There is a walking trail that loops along both sides of this pond and the ducks gradually work their way from side to side, not in any great hurry, but changing direction as people pass by.

Wood Duck Pair with Blue-winged Teals
Wood Duck Pair with Blue-winged Teals

Click on any photo for larger view.

Great Blue Heron in the Skinny Tree

I call it the “skinny tree” because there isn’t much to it. It is not completely dead, but not far from it. I’ve taken hundreds of photographs of various birds in this tree, which sits in water about 60 feet / 20 meters (as measured using Google Maps) from the edge of the pond.

Great Blue Heron
Great Blue Heron

As mating and nesting season has gotten under way last year’s nest, which was used by a Great Blue Heron family and the one below it used by Great Egrets, are completely gone.

This week I’ve seen a couple of Great Blues come to this spot and steal a few loose twigs left behind after late summer storms took the rest.

Great Blue Heron
Great Blue Heron

If there is going to be a nest here this season there is a lot of work to be done. This Heron may be holding the spot while her mate is off finding foundation branches or she may be surveying the pond for a better potential home. We are about to have some cooler weather with the next ten nights going below freezing. This might put a damper on the whole nesting business.

View a GBH in a complete nest on this spot from February, 2017

View a GBH Chick in the nest on this spot from June, 2017

Grebe: Taking Duckweed for a Spin

I spotted thisĀ Pied-billed Grebe as swam out of a patch of duckweed.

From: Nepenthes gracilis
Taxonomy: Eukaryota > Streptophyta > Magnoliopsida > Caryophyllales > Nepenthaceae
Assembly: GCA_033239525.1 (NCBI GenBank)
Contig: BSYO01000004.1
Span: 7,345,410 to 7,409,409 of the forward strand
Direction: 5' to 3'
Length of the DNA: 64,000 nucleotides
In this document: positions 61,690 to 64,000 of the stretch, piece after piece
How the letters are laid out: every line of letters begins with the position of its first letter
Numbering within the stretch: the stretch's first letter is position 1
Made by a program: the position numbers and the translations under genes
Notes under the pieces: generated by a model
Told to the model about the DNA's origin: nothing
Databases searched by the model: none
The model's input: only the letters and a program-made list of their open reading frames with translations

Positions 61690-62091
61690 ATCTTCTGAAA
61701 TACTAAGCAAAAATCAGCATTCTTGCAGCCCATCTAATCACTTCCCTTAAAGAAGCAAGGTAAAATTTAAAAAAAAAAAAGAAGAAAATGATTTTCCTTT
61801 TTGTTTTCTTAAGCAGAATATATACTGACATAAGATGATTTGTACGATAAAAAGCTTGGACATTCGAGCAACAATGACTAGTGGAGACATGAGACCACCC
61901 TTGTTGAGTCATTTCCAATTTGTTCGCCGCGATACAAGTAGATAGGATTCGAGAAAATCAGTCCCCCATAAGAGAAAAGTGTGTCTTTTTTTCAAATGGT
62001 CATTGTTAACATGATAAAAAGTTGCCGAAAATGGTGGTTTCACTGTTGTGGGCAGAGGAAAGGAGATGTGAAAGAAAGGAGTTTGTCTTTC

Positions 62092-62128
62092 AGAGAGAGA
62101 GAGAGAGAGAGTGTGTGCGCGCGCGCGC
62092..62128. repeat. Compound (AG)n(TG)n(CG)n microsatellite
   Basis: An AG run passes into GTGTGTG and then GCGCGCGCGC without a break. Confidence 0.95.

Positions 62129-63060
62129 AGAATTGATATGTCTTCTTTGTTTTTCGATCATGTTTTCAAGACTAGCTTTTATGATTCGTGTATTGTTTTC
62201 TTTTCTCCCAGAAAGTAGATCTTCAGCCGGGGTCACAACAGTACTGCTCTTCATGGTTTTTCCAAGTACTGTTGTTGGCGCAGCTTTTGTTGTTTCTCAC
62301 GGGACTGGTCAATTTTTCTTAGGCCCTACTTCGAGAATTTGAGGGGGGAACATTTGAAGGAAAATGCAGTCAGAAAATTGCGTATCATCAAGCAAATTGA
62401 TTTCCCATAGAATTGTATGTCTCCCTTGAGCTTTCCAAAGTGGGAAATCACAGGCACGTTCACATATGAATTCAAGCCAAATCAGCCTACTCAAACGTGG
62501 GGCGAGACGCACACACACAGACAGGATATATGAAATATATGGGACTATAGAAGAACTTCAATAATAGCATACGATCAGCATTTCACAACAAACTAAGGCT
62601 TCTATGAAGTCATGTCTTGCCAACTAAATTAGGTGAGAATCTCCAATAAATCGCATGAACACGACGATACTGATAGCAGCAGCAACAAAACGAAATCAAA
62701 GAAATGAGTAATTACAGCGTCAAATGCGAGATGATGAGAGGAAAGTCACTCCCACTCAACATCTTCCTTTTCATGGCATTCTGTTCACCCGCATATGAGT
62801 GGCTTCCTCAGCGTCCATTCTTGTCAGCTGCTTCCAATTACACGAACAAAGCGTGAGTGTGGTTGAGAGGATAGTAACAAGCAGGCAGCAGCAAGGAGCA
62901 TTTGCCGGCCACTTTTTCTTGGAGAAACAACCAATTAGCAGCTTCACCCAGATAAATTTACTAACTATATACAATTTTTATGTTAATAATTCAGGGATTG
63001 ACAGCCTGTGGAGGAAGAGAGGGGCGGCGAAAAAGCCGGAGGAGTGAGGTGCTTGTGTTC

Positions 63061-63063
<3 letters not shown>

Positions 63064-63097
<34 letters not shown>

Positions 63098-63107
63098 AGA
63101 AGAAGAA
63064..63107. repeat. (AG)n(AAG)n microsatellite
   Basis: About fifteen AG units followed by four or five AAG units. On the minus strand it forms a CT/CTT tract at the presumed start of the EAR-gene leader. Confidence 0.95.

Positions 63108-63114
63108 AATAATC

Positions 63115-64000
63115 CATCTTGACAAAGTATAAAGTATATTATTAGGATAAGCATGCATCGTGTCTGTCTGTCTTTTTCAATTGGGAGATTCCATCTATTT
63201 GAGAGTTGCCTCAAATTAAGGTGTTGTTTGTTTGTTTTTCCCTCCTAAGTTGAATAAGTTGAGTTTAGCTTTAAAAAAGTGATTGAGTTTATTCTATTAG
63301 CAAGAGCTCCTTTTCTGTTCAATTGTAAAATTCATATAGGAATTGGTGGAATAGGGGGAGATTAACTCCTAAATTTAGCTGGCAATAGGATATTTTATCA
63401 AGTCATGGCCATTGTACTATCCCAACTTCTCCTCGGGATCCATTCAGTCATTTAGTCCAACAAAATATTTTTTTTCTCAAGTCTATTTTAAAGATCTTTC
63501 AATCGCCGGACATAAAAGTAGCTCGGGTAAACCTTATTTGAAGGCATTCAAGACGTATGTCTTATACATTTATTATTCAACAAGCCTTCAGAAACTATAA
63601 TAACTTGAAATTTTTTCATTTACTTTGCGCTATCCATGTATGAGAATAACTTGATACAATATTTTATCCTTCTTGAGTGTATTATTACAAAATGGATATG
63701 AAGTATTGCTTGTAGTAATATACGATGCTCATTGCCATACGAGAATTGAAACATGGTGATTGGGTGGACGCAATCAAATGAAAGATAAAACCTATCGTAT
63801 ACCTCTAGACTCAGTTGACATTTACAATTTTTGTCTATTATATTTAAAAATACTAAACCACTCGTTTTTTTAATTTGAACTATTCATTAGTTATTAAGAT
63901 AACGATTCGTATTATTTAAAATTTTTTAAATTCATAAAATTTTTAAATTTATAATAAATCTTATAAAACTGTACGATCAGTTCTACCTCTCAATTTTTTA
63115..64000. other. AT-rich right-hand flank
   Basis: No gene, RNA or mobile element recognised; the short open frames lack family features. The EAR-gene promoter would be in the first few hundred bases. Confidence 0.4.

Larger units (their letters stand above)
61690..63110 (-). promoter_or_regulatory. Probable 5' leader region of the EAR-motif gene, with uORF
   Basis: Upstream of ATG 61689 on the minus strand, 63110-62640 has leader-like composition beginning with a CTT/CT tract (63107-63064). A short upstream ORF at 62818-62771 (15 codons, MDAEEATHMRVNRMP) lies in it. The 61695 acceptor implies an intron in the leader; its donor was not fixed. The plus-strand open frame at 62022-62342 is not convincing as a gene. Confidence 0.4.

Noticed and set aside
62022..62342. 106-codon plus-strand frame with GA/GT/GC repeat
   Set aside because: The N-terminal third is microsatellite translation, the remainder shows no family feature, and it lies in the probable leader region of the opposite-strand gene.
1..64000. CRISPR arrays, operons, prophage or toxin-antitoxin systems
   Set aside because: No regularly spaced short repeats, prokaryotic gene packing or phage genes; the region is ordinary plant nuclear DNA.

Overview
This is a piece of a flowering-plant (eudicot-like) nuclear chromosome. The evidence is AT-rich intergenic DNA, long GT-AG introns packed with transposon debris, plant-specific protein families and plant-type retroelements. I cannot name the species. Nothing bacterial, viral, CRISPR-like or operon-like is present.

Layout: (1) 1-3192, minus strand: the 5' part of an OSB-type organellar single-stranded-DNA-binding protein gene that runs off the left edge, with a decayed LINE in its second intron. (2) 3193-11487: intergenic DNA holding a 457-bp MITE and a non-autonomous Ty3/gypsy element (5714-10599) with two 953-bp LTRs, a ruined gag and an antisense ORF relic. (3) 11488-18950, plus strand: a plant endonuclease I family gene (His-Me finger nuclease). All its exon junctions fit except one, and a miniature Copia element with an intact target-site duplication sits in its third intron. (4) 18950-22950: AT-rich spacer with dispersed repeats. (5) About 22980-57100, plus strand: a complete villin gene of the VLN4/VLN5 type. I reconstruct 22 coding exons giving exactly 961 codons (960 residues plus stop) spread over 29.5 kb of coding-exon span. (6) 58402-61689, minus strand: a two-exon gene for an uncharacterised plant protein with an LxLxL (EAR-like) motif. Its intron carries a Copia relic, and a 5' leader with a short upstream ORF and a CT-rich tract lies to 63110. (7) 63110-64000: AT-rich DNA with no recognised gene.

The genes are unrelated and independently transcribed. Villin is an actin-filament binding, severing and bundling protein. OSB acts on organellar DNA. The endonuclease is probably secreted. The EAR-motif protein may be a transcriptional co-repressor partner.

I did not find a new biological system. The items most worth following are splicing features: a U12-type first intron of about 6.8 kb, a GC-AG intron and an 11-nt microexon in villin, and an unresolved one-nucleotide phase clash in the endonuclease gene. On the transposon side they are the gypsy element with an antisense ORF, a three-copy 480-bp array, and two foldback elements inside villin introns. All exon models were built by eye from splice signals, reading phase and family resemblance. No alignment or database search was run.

Pied-billed Grebe
Pied-billed Grebe

Usually Grebes will dive just as you are focusing on them and I fully expected this one to, just to clean off if not to get away from the edge of the pond.

Pied-billed Grebe
Pied-billed Grebe giving a shake

Evidently the duckweed wasn’t bothering him because after a shake he continued paddling on his way.

Pied-billed Grebe
Pied-billed Grebe

Pine Warbler

This is another bird that flew in right over my head while I was watching the Great Blue Herons work on their nests. I’m pretty sure it is a Pine Warbler, but there are a number of similar yellow warblers making my ID iffy.

Pine WarblerPine Warbler

He landed on a strand of hanging Spanish Moss and gave it a couple of pokes.

Pine Warbler
Pine Warbler

Not finding anything, he flitted a little further from me,

Pine Warbler
Pine Warbler

My view wasn’t as good but he treated me to an acrobatic display.

Pine Warbler
Pine Warbler

Eastern Phoebes Around the Ponds

I’ve seen Eastern Phoebes around several of the marsh and pond areas in the last few weeks. With the leaves off many of the trees they are a little easier to spot.

Eastern Phoebe
Eastern Phoebe

I also watched some acrobatic flights and hovering over the water that I wasn’t prepared for. Now that I’ve seen it I might be able to photograph it given another opportunity.

Eastern Phoebe
Eastern Phoebe

They don’t stay in one place long but this one found the perfect stick close to the water with a nice reflection from the nearby trees.

Eastern Phoebe
Eastern Phoebe